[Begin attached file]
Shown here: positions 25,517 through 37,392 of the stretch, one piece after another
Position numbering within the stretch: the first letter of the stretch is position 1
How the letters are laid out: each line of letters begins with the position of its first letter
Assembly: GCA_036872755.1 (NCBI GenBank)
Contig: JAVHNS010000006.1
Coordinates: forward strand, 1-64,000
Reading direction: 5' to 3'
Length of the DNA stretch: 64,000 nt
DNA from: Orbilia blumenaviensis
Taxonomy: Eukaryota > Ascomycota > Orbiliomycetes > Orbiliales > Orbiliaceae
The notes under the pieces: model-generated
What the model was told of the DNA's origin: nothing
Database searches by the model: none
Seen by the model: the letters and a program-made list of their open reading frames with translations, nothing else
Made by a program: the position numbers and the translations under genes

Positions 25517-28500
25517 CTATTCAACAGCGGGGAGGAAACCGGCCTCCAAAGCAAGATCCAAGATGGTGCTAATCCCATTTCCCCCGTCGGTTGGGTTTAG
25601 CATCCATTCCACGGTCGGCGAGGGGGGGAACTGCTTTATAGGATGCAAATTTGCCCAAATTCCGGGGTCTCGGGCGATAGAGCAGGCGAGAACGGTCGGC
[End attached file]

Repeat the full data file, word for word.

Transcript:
Shown here: positions 25,517 through 37,392 of the stretch, one piece after another
Position numbering within the stretch: the first letter of the stretch is position 1
How the letters are laid out: each line of letters begins with the position of its first letter
Assembly: GCA_036872755.1 (NCBI GenBank)
Contig: JAVHNS010000006.1
Coordinates: forward strand, 1-64,000
Reading direction: 5' to 3'
Length of the DNA stretch: 64,000 nt
DNA from: Orbilia blumenaviensis
Taxonomy: Eukaryota > Ascomycota > Orbiliomycetes > Orbiliales > Orbiliaceae
The notes under the pieces: model-generated
What the model was told of the DNA's origin: nothing
Database searches by the model: none
Seen by the model: the letters and a program-made list of their open reading frames with translations, nothing else
Made by a program: the position numbers and the translations under genes

Positions 25517-28500
25517 CTATTCAACAGCGGGGAGGAAACCGGCCTCCAAAGCAAGATCCAAGATGGTGCTAATCCCATTTCCCCCGTCGGTTGGGTTTAG
25601 CATCCATTCCACGGTCGGCGAGGGGGGGAACTGCTTTATAGGATGCAAATTTGCCCAAATTCCGGGGTCTCGGGCGATAGAGCAGGCGAGAACGGTCGGC